ANALYSIS: Dollar stores in battle to double down on the poor

Aug 24 (Reuters) - Like millions of Americans, Darnel Ware needs to save money, even if it's 40 cents on a bag of flour. He searches for those savings during his daily visits to the Family Dollar Store near his home in Fraser, Michigan, sometimes...

Aug 24 (Reuters) - Like millions of Americans, Darnel Ware needs to save money, even if it's 40 cents on a bag of flour.

He searches for those savings during his daily visits to the Family Dollar Store near his home in Fraser, Michigan, sometimes stopping by as many as 10 times a week "if there are things I need," said the 51-year-old home care provider. "I buy a lot of everything; merchandise and food products."

He said he typically spends about $30 a trip on items like the soft drinks, paper cups and cookies he bought on a recent afternoon at the small store in a strip mall alongside other discount retailers and small factories five miles from Detroit.

The small but frequent purchases of low-income customers such as Ware add up: Family Dollar Stores,, which operates about 8,200 stores in mainly urban sections of the U.S., is the target of an $9 billion cash takeover offer from rival Dollar General and an $8.5 billion cash and stock offer from Dollar Tree. Both competitors are betting not only on the health of the deep discount retail sector but also on the intractability of poverty in America.

Mid-market retailers like Wal-Mart Stores Inc, Macy's Inc and J.C. Penney Company Inc have been struggling in recent years as consumers have been slow to return to their pre-recession, freer spending ways. On Wednesday, Target said it was cutting its full-year earnings and slashing prices.


But the popularity of so-called dollar stores is growing. Shopping by the 46.5 million Americans living below the poverty line poor helped boost the annual U.S. market for deep discount stores by 45.7 percent to $48.2 billion between 2008 and 2013, according to London-based market researcher Euromonitor International. The firm projects the sector to grow to $57 billion in 2018. The U.S. Census sets the poverty line at $24,000 a year or less for a family of four.

Such forecasts help explain the battle over Family Dollar, the number-two deep discount chain. Market leader Dollar General Corp on Monday made its $78.50 a share bid, which Family Dollar rejected on Thursday, citing antitrust concerns. In July, the third-ranked chain, Dollar Tree Inc , bid $74.50 a share. Family Dollar has said it prefers Dollar Tree's lower offer.

The deep discounters' reliance on poor Americans, who made up 15 percent of the U.S. population in 2012, compared with 12.5 percent in 2007, has been validated by investors. From 2000 to now, as the poverty rate rose 11.3 percent to 15 percent, Family Dollar's stock price rose by about 300 percent.

Against that backdrop, the bidding over Family Dollar, said Kurt Jetta, CEO of retail analyst Tabs Group, reflects an "acceptance that there will be a sizable and perhaps growing low-income population that makes dollar stores an ongoing opportunity."

Not all analysts agree that dollar stores are poised for continued growth. Roger Davidson, a former grocery executive at Wal-Mart, Whole Foods Market Inc and Supervalu, said dollar stores face increasing competition from other discounters, including Walmart itself, which is opening smaller neighborhood stores.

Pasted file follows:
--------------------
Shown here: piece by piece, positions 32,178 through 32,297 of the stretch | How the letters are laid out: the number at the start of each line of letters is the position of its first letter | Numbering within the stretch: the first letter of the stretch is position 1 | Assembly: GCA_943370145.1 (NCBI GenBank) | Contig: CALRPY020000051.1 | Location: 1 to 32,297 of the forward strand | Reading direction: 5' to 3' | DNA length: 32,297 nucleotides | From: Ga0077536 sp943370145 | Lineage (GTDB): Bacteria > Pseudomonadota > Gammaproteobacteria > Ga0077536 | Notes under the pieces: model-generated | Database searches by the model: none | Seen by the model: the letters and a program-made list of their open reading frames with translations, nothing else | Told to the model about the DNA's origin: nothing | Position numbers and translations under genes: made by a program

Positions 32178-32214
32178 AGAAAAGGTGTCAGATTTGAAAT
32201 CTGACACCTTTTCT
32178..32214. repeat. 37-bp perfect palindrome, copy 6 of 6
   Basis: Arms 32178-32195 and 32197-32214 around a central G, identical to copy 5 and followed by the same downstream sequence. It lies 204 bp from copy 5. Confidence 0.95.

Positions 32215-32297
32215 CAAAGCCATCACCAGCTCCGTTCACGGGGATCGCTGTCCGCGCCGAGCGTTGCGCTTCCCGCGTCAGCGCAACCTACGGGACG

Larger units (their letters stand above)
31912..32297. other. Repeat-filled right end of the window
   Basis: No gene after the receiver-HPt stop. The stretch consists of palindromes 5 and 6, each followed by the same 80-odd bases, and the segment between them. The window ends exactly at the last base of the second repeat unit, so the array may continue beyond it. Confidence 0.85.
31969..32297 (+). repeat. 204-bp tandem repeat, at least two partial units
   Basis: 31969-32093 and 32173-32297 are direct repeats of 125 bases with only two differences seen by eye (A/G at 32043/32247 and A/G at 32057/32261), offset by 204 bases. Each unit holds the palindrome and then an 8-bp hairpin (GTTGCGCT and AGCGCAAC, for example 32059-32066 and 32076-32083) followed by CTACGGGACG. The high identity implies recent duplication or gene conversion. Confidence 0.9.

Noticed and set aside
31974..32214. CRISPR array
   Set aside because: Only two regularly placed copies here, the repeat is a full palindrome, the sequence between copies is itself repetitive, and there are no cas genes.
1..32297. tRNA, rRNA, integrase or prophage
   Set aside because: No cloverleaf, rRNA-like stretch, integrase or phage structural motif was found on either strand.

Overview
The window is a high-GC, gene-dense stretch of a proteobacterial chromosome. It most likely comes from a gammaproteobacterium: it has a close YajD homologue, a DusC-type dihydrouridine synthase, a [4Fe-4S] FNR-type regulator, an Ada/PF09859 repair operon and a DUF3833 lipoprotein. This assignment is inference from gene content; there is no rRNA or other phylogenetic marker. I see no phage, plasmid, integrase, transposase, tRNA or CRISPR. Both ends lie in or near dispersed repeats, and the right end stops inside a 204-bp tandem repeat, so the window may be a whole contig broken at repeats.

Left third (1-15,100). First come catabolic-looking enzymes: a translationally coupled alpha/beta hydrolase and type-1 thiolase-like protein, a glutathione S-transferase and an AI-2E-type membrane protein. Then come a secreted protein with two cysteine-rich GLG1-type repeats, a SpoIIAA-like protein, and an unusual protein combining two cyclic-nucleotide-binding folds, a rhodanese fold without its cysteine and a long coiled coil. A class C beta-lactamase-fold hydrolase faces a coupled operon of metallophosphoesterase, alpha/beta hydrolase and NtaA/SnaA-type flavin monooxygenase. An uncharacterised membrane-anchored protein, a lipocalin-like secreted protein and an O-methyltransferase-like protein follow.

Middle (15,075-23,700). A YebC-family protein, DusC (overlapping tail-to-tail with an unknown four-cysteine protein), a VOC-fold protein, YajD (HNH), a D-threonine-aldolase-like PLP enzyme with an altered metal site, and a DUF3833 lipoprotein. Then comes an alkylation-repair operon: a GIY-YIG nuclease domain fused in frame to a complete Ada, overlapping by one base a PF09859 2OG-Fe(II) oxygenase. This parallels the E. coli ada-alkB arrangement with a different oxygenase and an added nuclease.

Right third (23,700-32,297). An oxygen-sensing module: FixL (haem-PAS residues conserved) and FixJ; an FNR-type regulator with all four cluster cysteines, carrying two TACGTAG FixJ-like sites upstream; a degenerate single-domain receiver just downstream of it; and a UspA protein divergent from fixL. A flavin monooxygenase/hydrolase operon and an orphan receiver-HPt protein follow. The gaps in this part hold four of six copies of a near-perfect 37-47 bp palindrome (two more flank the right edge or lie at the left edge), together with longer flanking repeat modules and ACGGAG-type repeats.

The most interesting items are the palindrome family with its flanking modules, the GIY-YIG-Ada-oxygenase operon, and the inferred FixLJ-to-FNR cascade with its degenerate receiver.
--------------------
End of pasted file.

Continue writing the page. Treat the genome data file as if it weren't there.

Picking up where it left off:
"Consolidation is now the only path to growth in sales and earnings," he said.

Deep discount dollar stores have been around for decades, but have grown by about 10,000 to about 24,500 stores in the last decade. Combined sales of the big three - Family Dollar, Dollar Tree and Dollar General - have grown to $35 billion.

Dollar stores offer their customers low prices, but not necessarily the best value. For example, Huggies diapers this week were selling in a Family Dollar store for 27 cents a diaper in an 80-diaper pack. But at Walmart, shoppers could pay 17 cents a diaper if they purchased the larger 120-diaper pack.


The poor often don't have the funds needed to buy in bulk, experts said. Nor do they necessarily have the wherewithal to travel to often remote big-box stores like Target and Walmart.

The dollar stores play the role of "fill in" retailers, said Joan Storms, a retail analyst at Wedbush Securities. Their customers try to do most of their shopping at places like Walmart when they get paid or receive benefits, she said, but they pick up necessities and other items at the deep discount stores.

The expiration of unemployment benefits for millions of jobless Americans and a reduction in food stamp payments last year also helped the deep discounters, analysts said. With less cash on hand to make regular "big shops" at places like Walmart, these consumers are more likely to turn to the dollar stores to buy a few items at a time to feed their families.

With wages stagnant, even middle-class consumers follow this shopping pattern, giving dollar stores a source of revenue not wholly dependent on the lowest-income Americans. In real dollars, the median U.S. income has declined since 1999, when it was $56,080 compared with $51,017 in 2012.

Joseph Garrett, 58, a welfare-fraud investigator for New York City, was among the shoppers at a Dollar Tree Deals location in Manhattan's Harlem neighborhood recently. He said he does most of his grocery shopping elsewhere but uses the dollar store when he's looking for a bargain.

The store was crowded with families shopping for groceries and school supplies. Backpacks were prominently displayed but absent the brand names of merchandise typically found at Target or Walmart. Most of the canned food also was private label rather than well-known national brands.

"Everything is going up," said Garrett. "So you've got to save what you can."



By Jilian Mincer and Lisa Baertlein

What To Read Next
Get Local